Angry

In “False Confessions,” a second-season “Dallas” episode, John Ross (Josh Henderson) arrives at a fairgrounds stadium, where Cliff (Ken Kercheval) sits waiting for him.

JOHN ROSS: Thank you for meeting with me, Mr. Barnes.

CLIFF: [Looks up] What can I do for you?

JOHN ROSS: [Sits next to him] I wanted to let you know that your guy Frank? He’s got a deal with J.R. Conspiring against your daughter.

CLIFF: Well, J.R. plotting against my family — that’s no secret.

JOHN ROSS: What about Frank?

CLIFF: Frank is like family. He’s been with me for over 25 years.

JOHN ROSS: Then he’s about to forfeit one hell of a pension. J.R. told me himself. I figured if there’s anybody that can stop him, it’d be you.

CLIFF: Are you telling me that you’re willing to betray your own father?

JOHN ROSS: Shouldn’t come as a surprise that his performance as a father hasn’t exactly gained my undying loyalty.

CLIFF: Aren’t you taking a dangerous risk being here talking to me behind his back?

JOHN ROSS: Let’s just say my interest depends on Pamela’s wellbeing.

CLIFF: Why are you so interested in my daughter’s wellbeing?

JOHN ROSS: One of us should be. If you had paid her more attention, it wouldn’t have come to this.

CLIFF: I took this meeting out of respect for your mother. You’ve wasted enough of my time today. [Rises, calls out to his henchmen]

JOHN ROSS: [Rising] You may not believe me, but you’re foolish not to check up on what Frank is up to with J.R.

CLIFF: [Glares at him] Goodbye, John Ross. [Turns and leaves]

What do you think of James and John Ross’s betrayals of J.R.? Share your comments below and read more “Dallas Parallels.”

Comments

  1. I always enjoy reading your comments and insights. Thank you for the time you put into this.

  2. I already did not like James so his betraying JR did not come as a surprise. As for John Ross, I found his betrayal pretty awful. NO JR would not have done that to Jock. There were times where I wish JR would have told Jock to back off like in the pilot when Sue Ellen was telling Ellie that Jock was always asking why she was not pregnant. That was an instance where JR not Ellie to tell Jock to back off.

    Anyway, I did not like either betrayals. I can understand John Ross to some extent since he and JR were not very close. Not excusing John Ross’s betrayal.

    Whereas with James, JR did not ask him into his life or to be a part of his dealings.

  3. Love this! Very insightful and the resemblance between Sasha Mitchell and Josh Henderson is striking. They need to bring James back!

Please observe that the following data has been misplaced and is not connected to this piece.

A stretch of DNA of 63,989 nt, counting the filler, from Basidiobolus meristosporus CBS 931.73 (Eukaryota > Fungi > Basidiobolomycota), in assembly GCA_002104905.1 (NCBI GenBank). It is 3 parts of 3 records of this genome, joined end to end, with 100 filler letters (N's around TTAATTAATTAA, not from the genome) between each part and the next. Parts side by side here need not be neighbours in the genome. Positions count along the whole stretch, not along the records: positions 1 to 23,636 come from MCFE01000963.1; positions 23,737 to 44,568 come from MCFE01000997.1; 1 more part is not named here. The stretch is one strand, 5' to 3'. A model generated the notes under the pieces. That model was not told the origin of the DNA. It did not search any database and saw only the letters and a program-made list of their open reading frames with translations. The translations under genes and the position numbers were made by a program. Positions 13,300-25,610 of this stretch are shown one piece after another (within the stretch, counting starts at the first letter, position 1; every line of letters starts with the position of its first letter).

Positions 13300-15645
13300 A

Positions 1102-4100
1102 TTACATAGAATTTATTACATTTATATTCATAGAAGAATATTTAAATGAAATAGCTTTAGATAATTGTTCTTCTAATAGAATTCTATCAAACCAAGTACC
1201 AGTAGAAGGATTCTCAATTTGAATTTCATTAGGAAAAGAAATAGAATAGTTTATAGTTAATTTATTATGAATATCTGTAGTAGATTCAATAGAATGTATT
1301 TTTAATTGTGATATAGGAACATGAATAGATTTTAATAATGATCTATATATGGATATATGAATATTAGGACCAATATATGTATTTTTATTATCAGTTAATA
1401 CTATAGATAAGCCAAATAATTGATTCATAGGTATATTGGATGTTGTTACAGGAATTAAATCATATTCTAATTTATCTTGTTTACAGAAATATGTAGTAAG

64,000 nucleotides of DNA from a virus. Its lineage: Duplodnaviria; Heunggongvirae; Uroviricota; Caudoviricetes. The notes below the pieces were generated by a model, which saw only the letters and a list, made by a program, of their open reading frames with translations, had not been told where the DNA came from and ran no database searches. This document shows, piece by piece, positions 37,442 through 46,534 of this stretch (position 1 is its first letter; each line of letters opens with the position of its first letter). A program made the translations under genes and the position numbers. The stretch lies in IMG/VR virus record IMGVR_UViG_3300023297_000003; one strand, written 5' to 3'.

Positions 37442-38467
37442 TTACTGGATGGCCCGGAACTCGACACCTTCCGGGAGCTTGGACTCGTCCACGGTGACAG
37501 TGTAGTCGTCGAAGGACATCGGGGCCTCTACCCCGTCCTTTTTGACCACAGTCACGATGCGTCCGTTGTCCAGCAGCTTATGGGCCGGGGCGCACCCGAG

4. Glad someone remembers James …

  5. You know, I always found James Dean films to suck ass. “Rebel W/o A Cause” was beyond. But I c John Ross Ewing The IIIrd & James Richard Beaumont in a different light. Sure they both wanted to rebel against the now dearly departed old man, but kids do that, its human nature. My wonderment that IInd ex-wife Calpernia (Cally) Harper Ewing didn’t bring J. R.’s IIIrd son to the funeral so that he could be added II the mix (& perhaps meet one if not both of his brothers, James Richard should have been there as should have Vanessa his mother.) In this way, he could get to know & respect his “Ewing” heritage. A glaring omission by Cally indeed!

  6. I thought I was the only one who missed James. Sometimes Sasha’s deliver drove me nuts but I liked the character of James at it’s core.

    Anyway…
    While our fearless webmaster posts this as Dallas parrallel I think it also clearly points out the biggest “Dallas Perpendiculars” of the new series. Re-read Cliff’s last two lines of the scene with James. Go adead. I’ll wait. You’re back? This scene defines my Cliff: the Cliff who apologized to Miss Ellie for all those years of fueding. This is the Cliff who gets the value of family. This is the Cliff who values his friendship with Bobby over his hatred of JR. This is the Cliff that knew revenge isn’t the sole reason one should live.

    Stop me if I asked this before: What happened to Cliff between that scene and the new show to make him forget all that.

    By the way, I’ve always loved the way Ken played that classic scene. He played distraction/preocupation in a way only Cliff would act!

  7. Garnet McGee says:

    I haven’t seen the James episode but one difference is that John Ross is not motivated by spite. He is motivated by concern for his lover. Earlier in the episode he states under his breath that what he is protecting is worth it while his eyes turn into those of a smitten puppy dog.

  8. Margaret Krebbs says:

    I love finding parallels, and really dig this one! What you’ve written is really insightful. James was introduced at the end of Dallas. I think the character had a big weight on his shoulders, and was supposed to breathe life into JR, his relationship with his family, and carry on for the Ewings into the future. They simply couldn’t age John Ross fast enough to have any real impact on that part of the saga. Had the character worked: ie. had the character been written more complexly and had the actor portraying James been up to the task, James would have been a formidable and viable character in TNT’s Dallas.

    John Ross, all grown up, is remarkable. He is everything James should have been 20 years ago.